Geodesic theory of long association fibers arrangement in the human fetal cortex

Cereb Cortex. 2023 Aug 23;33(17):9778-9786. doi: 10.1093/cercor/bhad243.


Association fibers connect different areas of the cerebral cortex over long distances and integrate information to achieve higher brain functions, particularly in humans. Prototyped association fibers are developed to the respective tangential direction throughout the cerebral hemispheres along the deepest border of the subplate during the fetal period. However, how guidance to remote areas is achieved is not known. Because the subplate is located below the cortical surface, the tangential direction of the fibers may be biased by the curved surface geometry due to Sylvian fissure and cortical poles. The fiber length can be minimized if the tracts follow the shortest paths (geodesics) of the curved surface. Here, we propose and examine a theory that geodesics guide the tangential direction of long association fibers by analyzing how geodesics are spatially distributed on the fetal human brains. We found that the geodesics were dense on the saddle-shaped surface of the perisylvian region and sparse on the dome-shaped cortical poles. The geodesics corresponded with the arrangement of five typical association fibers, supporting the theory. Thus, the geodesic theory provides directional guidance information for wiring remote areas and suggests that long association fibers emerge from minimizing their tangential length in fetal brains.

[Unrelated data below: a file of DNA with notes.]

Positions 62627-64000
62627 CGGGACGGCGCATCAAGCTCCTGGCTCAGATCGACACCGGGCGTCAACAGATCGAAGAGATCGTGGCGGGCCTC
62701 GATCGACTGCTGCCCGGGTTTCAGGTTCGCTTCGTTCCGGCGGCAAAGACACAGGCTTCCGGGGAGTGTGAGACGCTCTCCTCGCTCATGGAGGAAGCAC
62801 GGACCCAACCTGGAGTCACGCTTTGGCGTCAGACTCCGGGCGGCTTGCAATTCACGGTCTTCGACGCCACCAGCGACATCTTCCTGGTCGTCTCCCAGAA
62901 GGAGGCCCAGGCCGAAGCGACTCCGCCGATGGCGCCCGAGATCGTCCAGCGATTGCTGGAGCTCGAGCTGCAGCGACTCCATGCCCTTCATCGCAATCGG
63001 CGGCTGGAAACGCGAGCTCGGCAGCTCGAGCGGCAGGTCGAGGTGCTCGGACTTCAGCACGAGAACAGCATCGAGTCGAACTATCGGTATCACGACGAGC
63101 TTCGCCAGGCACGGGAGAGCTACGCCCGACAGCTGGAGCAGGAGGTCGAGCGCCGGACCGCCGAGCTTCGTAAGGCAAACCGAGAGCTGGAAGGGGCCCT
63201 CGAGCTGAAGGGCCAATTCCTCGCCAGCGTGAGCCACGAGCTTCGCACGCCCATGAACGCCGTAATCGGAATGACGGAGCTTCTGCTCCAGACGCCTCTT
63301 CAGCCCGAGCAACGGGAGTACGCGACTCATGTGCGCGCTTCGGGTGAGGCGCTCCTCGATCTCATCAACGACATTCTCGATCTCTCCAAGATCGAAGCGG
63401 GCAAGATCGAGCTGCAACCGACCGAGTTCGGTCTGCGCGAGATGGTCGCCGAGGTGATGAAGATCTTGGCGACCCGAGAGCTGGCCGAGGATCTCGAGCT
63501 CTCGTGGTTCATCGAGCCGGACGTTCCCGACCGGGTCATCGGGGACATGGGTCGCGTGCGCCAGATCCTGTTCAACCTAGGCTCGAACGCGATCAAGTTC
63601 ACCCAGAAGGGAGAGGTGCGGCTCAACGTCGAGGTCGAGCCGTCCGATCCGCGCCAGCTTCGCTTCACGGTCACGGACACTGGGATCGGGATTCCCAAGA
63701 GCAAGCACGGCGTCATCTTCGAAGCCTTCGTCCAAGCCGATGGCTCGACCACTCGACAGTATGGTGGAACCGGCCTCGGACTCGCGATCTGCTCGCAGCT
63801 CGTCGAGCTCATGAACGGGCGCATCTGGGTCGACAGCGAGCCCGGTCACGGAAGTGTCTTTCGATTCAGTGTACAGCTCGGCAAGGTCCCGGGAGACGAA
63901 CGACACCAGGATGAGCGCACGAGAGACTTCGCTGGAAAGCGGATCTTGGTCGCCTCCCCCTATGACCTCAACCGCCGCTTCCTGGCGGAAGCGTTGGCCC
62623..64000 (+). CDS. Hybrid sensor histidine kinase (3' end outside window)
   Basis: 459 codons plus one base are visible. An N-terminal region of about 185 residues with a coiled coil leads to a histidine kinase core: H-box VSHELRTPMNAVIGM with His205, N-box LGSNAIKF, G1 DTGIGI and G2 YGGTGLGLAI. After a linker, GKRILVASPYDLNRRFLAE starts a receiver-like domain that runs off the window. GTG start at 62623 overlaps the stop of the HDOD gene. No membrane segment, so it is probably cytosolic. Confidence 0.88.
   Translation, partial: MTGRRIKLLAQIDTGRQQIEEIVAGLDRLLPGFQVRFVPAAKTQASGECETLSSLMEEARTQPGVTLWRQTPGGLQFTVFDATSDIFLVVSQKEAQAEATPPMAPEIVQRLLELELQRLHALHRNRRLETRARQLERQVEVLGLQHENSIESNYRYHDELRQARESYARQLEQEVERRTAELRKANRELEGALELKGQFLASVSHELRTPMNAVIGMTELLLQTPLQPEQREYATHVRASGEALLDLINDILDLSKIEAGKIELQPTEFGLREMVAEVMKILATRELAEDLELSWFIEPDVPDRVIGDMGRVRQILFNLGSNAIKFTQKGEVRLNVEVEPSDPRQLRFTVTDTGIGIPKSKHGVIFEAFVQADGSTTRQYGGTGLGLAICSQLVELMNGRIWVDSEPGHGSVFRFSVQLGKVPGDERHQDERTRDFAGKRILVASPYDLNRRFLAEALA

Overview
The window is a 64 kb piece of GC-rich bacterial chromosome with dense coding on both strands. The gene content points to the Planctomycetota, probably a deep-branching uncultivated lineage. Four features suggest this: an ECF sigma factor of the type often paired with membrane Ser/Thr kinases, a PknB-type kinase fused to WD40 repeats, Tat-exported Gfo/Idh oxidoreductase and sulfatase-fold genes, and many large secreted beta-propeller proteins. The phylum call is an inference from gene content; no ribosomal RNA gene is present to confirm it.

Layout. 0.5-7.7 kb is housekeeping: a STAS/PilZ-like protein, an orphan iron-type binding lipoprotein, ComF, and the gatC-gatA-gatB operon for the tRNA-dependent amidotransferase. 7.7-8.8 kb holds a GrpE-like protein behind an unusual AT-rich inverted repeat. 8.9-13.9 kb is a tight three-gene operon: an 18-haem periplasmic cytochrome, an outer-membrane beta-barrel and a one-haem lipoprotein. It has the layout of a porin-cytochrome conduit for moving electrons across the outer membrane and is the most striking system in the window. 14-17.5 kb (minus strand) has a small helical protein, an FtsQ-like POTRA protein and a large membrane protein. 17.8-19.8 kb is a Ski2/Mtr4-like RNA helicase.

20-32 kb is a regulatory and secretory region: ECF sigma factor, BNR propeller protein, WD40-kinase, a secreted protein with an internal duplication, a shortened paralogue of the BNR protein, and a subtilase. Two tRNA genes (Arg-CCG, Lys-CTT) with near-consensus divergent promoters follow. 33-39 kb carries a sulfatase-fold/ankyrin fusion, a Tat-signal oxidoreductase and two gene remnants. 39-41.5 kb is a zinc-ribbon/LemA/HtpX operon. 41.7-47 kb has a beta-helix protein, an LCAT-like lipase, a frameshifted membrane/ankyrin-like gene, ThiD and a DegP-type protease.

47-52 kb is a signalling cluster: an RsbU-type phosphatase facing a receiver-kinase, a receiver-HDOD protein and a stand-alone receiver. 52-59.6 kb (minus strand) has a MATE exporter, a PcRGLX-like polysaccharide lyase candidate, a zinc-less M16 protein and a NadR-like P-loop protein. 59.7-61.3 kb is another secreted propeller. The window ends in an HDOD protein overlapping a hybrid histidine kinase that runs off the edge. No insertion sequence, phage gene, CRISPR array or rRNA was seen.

Keywords: association fibers; human fetal brain; shortest path (geodesic); subplate.

Publication types

  • Research Support, Non-U.S. Gov't

MeSH terms

  • Cerebral Cortex* / anatomy & histology
  • Fetus
  • Humans